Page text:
5 Things Washington: Umair Shah, Re-Wire conference, Committee Days

As you may have heard me say at State of Reform, it wasn’t entirely clear that we would still be here in November when the COVID crash happened. Event-based revenue organizations like ours have collapsed across the country.

But, thanks to folks like you, we’re still here. We’re still trying to foster conversation in a non-partisan and policy agnostic sort of way, across our digital content and now-virtual conferences. And, you’re still supporting the work at this intersection of health care and health policy.

So, thank you. Thank you for reading, for engaging, and for your support this year of this work at State of Reform. Have a wonderful, warm and love-filled Thanksgiving, in whatever shape that comes this year. We all have more to be thankful for than we probably realize.

 

 

 

 

With help from Emily Boerger

1. Inslee appoints new Sec. of Health

Inslee last week appointed Umair A. Shah, MD, MPH as Washington’s new state secretary of health, effective Dec. 21. Shah currently serves as executive director and local health authority for Harris County Public Health in Texas. I’ve gotten to know him through our work in Texas, where his work has been a bright spot at the intersection of Medicaid, public health, incarceration and mental health.

Shah’s leadership will help fill what is becoming a widening gap in public health leadership in the state. In addition to the resignations of Sec. of Health John Wiesman and State Health Officer Kathy Lofy, the Yakima Herald reported last week there are 8 counties – Yakima, Walla Walla, Spokane, Whatcom, Lewis, Mason, Chelan-Douglas and Okanogan – with public health official vacancies.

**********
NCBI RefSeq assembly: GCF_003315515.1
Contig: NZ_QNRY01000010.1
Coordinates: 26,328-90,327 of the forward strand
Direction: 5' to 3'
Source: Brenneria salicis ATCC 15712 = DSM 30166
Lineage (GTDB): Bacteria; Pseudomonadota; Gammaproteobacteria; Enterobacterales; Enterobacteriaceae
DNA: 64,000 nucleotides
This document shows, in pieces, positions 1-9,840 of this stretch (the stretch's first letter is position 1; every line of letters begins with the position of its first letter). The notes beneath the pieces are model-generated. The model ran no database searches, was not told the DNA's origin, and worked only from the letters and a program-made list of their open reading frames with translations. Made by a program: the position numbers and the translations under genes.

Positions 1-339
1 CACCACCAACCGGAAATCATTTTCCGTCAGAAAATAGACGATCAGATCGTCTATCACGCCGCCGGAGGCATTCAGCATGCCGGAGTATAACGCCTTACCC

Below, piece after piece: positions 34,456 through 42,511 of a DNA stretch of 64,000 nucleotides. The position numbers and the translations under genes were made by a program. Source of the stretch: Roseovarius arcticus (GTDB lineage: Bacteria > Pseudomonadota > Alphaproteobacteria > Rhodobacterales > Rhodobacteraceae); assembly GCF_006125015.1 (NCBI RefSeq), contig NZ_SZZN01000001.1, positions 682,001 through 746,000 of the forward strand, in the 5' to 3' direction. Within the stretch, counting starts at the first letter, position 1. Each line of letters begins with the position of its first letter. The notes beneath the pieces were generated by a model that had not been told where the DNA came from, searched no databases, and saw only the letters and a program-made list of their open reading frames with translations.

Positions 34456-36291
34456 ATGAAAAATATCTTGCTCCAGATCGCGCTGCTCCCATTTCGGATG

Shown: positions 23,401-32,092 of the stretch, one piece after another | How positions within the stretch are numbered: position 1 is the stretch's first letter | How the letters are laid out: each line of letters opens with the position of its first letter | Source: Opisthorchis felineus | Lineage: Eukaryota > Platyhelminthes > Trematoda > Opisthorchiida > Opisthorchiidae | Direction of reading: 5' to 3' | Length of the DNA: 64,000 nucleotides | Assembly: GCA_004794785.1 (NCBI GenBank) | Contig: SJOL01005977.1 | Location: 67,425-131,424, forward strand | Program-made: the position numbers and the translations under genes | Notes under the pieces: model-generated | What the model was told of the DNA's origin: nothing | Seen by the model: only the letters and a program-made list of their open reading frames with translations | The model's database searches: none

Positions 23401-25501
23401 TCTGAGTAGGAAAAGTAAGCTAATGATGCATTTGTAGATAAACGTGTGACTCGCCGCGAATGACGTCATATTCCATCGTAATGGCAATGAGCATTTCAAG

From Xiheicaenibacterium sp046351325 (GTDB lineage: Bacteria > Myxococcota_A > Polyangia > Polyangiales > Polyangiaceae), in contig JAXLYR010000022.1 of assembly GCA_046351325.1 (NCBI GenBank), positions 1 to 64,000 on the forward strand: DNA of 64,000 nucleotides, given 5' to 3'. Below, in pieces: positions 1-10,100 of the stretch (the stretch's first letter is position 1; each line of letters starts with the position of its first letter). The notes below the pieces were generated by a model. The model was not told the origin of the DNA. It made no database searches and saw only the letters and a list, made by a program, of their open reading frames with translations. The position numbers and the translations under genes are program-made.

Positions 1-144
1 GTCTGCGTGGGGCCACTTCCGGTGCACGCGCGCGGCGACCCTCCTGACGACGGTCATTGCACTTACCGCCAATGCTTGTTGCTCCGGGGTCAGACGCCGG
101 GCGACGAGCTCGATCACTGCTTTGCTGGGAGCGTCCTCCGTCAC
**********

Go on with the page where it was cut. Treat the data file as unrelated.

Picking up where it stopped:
2. Revenue forecast uncertainty

Washington’s latest revenue forecast is better than previously predicted. But this positive news came the same week the newest round of COVID-related restrictions kicked in. Stephen Lerch, Executive Director of the Economic and Revenue Forecast Council, says these restrictions – which include the closure of indoor services at restaurants, bars, gyms, and theaters – are too new to factor into economic projections for the coming months.

“The concern is that if cases continue to spike that there might be additional impacts on the economy,” he said. “Even without additional restrictions, people will pull back, they won’t feel comfortable shopping or doing other things. It’s difficult for us to know exactly the magnitude of those sort of changes.” This is the final forecast before Gov. Inslee releases his budget proposals next month.

 

3. 2020 Re-Wire Policy Conference

On December 10th, we’re very much looking forward to hosting the 2020 Re-Wire Virtual Policy Conference over at our sister site, the Washington State Wire. Like State of Reform, the 2020 Re-Wire Policy Conference is a non-partisan, policy agnostic platform for civil, civic discourse on policy, politics, and political economy.